But we rounded the bend and the bridge was nearly invisible… just a vague outline against a backdrop of thick soup filling the strait to the west. It was a narrow slack between two 7-knot current extremes, so with misgivings ameliorated somewhat by having been through the same waters a week before, I pressed into the murk, pulling foulies over my shorts and T-shirt. The pass itself required that we stay more or less mid-channel and avoid bumping into other boats or the cliffs on either side… but both were easily visible in the narrow channel and slack timing was spot-on. For a few minutes after emerging to the west I was able to visually keep a constant distance off the rocks to starboard, working around Lighthouse Point and into more open water.

But the fog grew still denser, with visibility soon down to 3-4 boat lengths. Suddenly our stately 6-knot speed felt really fast… yet there was a paradoxical desire to blast through it toward what appeared to be a lighter sky north of us, not timidly creep along with a lack of steerageway (urgently needed when random boats would quickly materialize and zip past enroute to the narrow window of rock and slack). Since we hadn’t quite anticipated this, and had been prevented by current timing from hanging back to shift gears and think it over, we found ourselves scrambling to gather information.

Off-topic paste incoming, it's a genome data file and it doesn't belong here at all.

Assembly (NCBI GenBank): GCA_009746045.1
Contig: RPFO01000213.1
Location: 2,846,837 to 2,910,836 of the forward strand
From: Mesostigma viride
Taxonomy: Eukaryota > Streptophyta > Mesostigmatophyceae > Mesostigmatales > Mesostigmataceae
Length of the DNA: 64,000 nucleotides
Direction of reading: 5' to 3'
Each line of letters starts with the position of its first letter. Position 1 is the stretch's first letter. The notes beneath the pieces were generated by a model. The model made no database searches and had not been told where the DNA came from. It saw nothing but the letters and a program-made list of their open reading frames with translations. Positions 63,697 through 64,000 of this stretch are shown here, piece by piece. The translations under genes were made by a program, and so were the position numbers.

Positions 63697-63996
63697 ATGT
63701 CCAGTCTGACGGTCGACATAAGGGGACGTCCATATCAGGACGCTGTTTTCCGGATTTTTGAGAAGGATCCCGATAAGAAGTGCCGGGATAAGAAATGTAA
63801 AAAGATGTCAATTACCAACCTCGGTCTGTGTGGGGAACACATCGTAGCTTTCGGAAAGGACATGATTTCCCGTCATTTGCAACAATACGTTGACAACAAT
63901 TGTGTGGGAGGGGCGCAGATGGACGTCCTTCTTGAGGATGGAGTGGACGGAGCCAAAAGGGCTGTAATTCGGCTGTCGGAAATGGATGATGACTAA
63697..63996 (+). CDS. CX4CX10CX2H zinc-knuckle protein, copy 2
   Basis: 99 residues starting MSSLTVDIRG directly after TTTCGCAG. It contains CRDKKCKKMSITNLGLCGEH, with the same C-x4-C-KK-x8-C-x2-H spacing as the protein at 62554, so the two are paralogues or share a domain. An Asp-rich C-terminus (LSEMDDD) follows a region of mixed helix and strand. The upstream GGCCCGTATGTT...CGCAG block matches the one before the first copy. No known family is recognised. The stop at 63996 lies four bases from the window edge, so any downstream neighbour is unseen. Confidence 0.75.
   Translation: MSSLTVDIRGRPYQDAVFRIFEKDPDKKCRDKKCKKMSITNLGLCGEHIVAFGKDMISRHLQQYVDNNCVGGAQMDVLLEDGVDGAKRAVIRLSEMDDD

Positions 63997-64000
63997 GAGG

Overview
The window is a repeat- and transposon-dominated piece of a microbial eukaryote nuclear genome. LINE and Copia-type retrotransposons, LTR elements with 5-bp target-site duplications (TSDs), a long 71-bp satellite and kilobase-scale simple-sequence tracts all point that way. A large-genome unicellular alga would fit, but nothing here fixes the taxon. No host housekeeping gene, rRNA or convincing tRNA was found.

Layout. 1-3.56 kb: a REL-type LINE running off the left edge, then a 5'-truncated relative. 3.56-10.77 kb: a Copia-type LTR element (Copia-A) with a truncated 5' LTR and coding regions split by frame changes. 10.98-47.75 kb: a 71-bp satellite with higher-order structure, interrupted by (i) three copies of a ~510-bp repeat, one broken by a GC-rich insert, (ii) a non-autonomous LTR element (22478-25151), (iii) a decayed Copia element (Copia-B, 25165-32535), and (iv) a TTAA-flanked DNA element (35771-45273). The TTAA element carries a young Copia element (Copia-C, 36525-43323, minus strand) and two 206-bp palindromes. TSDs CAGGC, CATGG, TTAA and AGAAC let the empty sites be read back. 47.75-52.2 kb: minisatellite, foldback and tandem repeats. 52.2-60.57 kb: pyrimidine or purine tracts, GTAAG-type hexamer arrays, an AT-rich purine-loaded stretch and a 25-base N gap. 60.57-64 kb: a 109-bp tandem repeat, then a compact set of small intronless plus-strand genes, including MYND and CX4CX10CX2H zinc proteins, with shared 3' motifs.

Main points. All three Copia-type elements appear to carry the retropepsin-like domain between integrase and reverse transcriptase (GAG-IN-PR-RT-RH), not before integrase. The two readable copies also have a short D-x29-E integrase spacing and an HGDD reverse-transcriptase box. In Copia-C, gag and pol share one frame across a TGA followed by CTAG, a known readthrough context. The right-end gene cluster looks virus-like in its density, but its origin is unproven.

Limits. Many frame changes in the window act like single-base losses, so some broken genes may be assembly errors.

It became a sort of dance, actually. One of us would stand at the helm, peering into the soup, as the other would run up and down the companionway to gaze at the charting software tethered to the nav desk, and gesture appropriately (sometimes with urgency, other times with a thumbs-up). With the intent of hugging the shore and entering Burrows Bay, I kept tweaking the course, sometimes a bit randomly… you can see the result in the wiggly track above). While all this was going on, we were discussing our strategy; turning left and heading directly across Rosario Strait would get us away from the rocky shore and be the shortest route into the San Juans, but would also take us into the wide precautionary area filled with shipping traffic (I could hear one large rumbling engine as well as the foghorn of another somewhere off in the soup). I was tempted to follow our previous course up to the head of Burrows Bay and out the narrow gap north of Burrows Island, but the currents would be swirling like crazy by the time we got there, and if still foggy that might be unpleasant.